A glance at Marx in his immediately ‘pre-communist’ phase, the Marx of 1843, fully supports this way of approaching the problem. During the preceding period, Marx had been increasingly exposed to communist ideas. For example, while involved in editing the Rheinsiche Zeitung, he had attended the meetings of a discussion circle in the paper’s Cologne offices, animated by Moses Hess,[4] who had already declared his support for communism. Certainly, Marx did not commit himself to any cause lightly. As he had thought long and hard about becoming a follower of Hegel, so again he refused any superficial adoption of communist theories, recognising that many of the existing forms of communism were crude and undeveloped – dogmatic abstractions, as he described them in his September 43 letter to Ruge. In a previous letter to Ruge (November 1842), he had insisted that “I find it inappropriate, indeed even immoral to smuggle communist and socialist doctrines, hence a new world outlook, into incidental theatre criticisms, etc, and that I demand a quite different and more thorough discussion of communism, if it should be discussed at all”.

Overcoming the separation between the individual and the community

But a cursory examination of the texts he was writing in this phase show that the transition to communism was already well underway. The main text he was working on during his stay at Kreuznach was his Critique of Hegel’s Philosophy of Right. This is a long and incomplete text which is difficult to read but which shows Marx wrestling with Feuerbach’s critique of Hegel. Marx was particularly influenced by Feuerbach’s pertinent inversion of Hegel’s idealist speculations, which stressed that thought derives from being and not the other way round. This method informs the critique of the state, seen by Hegel as an incarnation of the Idea rather than the reflection of the more earthy realities of human life. The premises are therefore laid for a fundamental critique of the state as such. In the view of the 1843 Critique, the state – even the modern representative state - was already approached as an expression of the alienation of man’s social powers. And although Marx is still counting on the advent of universal suffrage and a democratic republic, he was from the very beginning looking beyond the ideal of a liberal political regime; for in the admittedly hybrid formulations of the Critique, Marx argues that universal suffrage, or rather radical democracy, heralded the transcendence both of the state and of civil (i.e. bourgeois) society. “Within the abstract political state the reform of voting is a dissolution of the state, but likewise the dissolution of civil society”.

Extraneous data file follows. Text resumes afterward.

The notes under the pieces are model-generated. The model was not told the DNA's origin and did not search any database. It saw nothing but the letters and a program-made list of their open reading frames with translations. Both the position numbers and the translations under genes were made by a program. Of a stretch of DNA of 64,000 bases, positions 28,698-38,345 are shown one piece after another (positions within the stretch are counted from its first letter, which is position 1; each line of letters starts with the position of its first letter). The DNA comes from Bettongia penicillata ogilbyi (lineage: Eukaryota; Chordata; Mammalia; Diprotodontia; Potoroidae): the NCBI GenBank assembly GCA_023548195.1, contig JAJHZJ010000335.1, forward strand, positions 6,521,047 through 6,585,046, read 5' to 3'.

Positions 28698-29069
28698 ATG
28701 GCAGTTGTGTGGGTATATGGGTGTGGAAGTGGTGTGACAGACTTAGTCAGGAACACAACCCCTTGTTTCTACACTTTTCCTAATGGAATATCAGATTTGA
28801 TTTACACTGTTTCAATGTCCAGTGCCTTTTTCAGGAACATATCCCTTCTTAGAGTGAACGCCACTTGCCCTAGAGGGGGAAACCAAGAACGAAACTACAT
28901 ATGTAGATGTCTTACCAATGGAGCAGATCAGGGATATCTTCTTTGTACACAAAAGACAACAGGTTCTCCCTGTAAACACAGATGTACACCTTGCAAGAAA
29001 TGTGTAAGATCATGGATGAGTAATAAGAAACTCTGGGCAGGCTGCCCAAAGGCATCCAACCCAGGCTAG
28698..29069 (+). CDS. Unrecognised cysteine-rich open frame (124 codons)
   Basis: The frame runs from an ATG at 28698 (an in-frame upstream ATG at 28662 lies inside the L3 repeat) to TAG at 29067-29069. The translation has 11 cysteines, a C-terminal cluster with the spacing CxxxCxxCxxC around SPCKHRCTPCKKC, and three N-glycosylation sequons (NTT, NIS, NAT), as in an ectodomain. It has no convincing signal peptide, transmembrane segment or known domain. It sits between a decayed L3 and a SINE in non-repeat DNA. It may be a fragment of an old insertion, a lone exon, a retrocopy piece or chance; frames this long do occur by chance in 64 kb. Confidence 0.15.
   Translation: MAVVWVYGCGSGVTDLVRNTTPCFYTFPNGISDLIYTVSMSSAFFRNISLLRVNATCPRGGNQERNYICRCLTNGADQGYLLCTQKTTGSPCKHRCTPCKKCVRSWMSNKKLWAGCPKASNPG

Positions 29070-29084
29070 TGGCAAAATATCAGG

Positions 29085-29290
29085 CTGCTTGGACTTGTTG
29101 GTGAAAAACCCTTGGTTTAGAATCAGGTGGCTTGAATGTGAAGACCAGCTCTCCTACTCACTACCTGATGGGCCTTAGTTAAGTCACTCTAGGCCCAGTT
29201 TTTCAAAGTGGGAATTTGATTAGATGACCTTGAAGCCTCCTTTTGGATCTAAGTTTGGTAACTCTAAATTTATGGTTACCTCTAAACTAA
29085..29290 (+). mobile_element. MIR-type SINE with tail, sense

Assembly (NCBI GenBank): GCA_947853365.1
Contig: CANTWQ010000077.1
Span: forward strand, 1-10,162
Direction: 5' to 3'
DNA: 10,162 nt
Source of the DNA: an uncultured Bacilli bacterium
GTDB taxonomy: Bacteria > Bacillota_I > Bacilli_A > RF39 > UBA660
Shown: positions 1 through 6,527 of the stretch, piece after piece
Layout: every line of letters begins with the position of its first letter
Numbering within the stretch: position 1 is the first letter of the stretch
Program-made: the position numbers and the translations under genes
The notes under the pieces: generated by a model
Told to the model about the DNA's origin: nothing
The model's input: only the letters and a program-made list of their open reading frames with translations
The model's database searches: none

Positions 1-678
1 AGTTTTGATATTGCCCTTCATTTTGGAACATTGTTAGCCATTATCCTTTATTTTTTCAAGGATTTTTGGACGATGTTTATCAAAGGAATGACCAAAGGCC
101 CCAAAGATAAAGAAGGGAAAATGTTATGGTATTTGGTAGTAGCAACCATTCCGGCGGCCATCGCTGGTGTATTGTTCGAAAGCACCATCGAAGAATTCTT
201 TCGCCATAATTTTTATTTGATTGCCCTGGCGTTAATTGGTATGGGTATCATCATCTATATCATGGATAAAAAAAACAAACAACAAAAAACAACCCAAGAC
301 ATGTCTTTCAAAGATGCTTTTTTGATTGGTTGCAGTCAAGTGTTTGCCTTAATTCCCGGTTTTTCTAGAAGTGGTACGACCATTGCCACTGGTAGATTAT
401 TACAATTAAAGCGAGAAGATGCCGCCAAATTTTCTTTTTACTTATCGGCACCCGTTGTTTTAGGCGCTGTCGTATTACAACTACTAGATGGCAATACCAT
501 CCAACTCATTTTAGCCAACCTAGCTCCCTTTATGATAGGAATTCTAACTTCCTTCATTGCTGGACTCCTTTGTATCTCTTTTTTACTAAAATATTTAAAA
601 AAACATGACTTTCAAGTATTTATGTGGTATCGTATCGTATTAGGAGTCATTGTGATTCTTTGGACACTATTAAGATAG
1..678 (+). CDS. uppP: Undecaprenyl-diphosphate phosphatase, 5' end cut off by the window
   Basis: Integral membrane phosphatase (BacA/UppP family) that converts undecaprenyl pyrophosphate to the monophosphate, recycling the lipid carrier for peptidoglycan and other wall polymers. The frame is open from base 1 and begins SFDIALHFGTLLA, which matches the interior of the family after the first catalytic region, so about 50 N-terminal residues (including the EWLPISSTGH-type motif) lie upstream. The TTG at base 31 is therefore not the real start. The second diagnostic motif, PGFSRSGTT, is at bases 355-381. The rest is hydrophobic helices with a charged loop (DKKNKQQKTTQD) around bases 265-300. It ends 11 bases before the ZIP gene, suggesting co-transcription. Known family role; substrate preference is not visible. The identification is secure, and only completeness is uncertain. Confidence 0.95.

Here in embryo is a goal that has animated the marxist movement throughout its history: the withering away of the state.

In his essay ‘On the Jewish Question’, written towards the end of 1843, Marx is again looking beyond the fight to abolish feudal barriers – in this case, restrictions on civil rights for Jews, whose repeal he affirmed as a step forward, in opposition to the sophisms of Bruno Bauer. Marx shows the inherent limitations of the very notion of civil rights, which can only mean the rights of the atomised citizen in a society of competing egos. For Marx, political emancipation – in other words, the goals of the bourgeois revolution, yet to be achieved in backward Germany – should not be confused with a genuine social emancipation, in which mankind would not only be freed from the rule of alien political powers, but also from the tyranny of buying and selling. This involved overcoming the separation between the individual and the community. The word communism is not used, but the implications are already plain (see ‘Marx and the Jewish Question’, International Review n°114).